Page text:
Here is my Venus of Laussel. Scroll down to her image and enlarge. Note also fig 6, what might be the world's earliest, certainly oldest, reclining nude. It comes from La Magdelaine era cave painting of about 14,000 years ago.

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Tere

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The nude is elemental self-representation. It is who we are, with all the social masks stripped away. It reveals our animal nature, but also the transcendent grace that arises out of that animal nature.

I think of nude photos in the studio of dancers that some famous portrait photographers have done. The gracefulness of muscle and sinew in movement, captured in mid-air or poised.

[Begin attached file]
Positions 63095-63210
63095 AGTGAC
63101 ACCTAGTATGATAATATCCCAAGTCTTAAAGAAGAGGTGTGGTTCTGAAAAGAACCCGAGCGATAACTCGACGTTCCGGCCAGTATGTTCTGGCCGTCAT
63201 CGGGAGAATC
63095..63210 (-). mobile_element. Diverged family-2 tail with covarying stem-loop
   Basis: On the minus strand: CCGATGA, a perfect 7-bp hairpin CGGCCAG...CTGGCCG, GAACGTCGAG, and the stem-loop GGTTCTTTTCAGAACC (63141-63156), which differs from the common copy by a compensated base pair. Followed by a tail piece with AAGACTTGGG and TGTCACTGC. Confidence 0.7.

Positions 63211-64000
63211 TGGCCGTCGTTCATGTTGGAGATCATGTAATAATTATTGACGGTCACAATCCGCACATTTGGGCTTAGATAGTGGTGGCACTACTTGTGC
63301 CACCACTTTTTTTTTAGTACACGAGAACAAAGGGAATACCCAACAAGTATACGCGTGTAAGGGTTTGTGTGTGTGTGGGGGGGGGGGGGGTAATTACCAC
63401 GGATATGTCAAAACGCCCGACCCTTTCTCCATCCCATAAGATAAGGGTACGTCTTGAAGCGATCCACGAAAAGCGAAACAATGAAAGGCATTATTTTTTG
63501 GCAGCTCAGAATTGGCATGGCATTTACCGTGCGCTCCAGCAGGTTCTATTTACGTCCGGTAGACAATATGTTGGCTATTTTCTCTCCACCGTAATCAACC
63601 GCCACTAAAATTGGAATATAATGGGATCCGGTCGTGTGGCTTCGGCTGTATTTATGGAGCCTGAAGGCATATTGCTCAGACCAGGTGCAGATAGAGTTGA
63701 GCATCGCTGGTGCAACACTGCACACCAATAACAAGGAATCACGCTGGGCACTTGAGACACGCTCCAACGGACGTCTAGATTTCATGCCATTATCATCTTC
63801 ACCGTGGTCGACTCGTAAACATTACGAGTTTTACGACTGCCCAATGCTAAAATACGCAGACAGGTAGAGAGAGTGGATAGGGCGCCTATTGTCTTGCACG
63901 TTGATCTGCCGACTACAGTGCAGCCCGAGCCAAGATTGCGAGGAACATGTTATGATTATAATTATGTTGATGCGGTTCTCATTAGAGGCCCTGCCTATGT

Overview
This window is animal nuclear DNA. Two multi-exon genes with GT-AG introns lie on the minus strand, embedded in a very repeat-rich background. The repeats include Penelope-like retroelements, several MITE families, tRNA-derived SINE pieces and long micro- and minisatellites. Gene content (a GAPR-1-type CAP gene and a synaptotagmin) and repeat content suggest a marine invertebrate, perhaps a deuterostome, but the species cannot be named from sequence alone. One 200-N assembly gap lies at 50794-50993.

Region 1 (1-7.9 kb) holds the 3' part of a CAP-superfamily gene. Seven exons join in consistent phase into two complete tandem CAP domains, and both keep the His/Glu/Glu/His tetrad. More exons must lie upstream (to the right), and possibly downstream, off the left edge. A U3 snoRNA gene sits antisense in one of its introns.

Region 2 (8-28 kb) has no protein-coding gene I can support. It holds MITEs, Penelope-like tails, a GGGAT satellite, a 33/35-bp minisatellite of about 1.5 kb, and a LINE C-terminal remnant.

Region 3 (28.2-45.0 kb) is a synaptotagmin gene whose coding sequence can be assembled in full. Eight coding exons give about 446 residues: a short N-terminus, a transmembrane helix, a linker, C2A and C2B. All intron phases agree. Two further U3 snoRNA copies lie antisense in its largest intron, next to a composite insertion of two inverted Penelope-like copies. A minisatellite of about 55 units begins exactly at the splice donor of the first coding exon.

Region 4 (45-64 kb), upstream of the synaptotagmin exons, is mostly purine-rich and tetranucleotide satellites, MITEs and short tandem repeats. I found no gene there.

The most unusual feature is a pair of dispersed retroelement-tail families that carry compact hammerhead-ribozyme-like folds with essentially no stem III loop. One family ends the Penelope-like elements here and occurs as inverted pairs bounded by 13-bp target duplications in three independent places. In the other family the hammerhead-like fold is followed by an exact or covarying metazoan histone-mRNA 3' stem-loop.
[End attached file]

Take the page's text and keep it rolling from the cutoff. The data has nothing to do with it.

The old cave paintings are our roots. I have always agreed with Gary Snyder that my values are very old, Paleolithic even. That makes them radical. Those values trip away a lot of the decadent ornamentation that "high civilization" uses to paper over the animal nature. (Deodorants are part of this intent, as are perfumes.) But this is denial of the animal truth, rather than embracing it to transcend it. Denial rather than emergence. Nudes remind us of this, which is why they make "high civilization" so uncomfortable while natives in tribal cultures just shrug at toplessness or other forms of nudity. "High civilization" also fetishizes and sexualizes nudity, turning something natural (and necessary in some climates) into something sinful. So the nude painting or photo becomes the owner's gaze, the master's proprietary gaze that turns the subject of the other person into an object. Whenever you meet someone in art who is also a subject, they can be erotic while also being fully human, fully alive. Whenever you meet the person in artwork as an object, especially an object of your own desire, you cross the line from erotic to pornographic. Pornography is dehumanizing because it objectifies. Erotic art retains the subject-subject connection. In erotic art, one can appreciate the beauty of the nude human form in all its beauty, without needing to own it. Yes, of course, sometimes this is a thin line and easy to cross back and forth. Being aware of the line, regardless, is a good thing.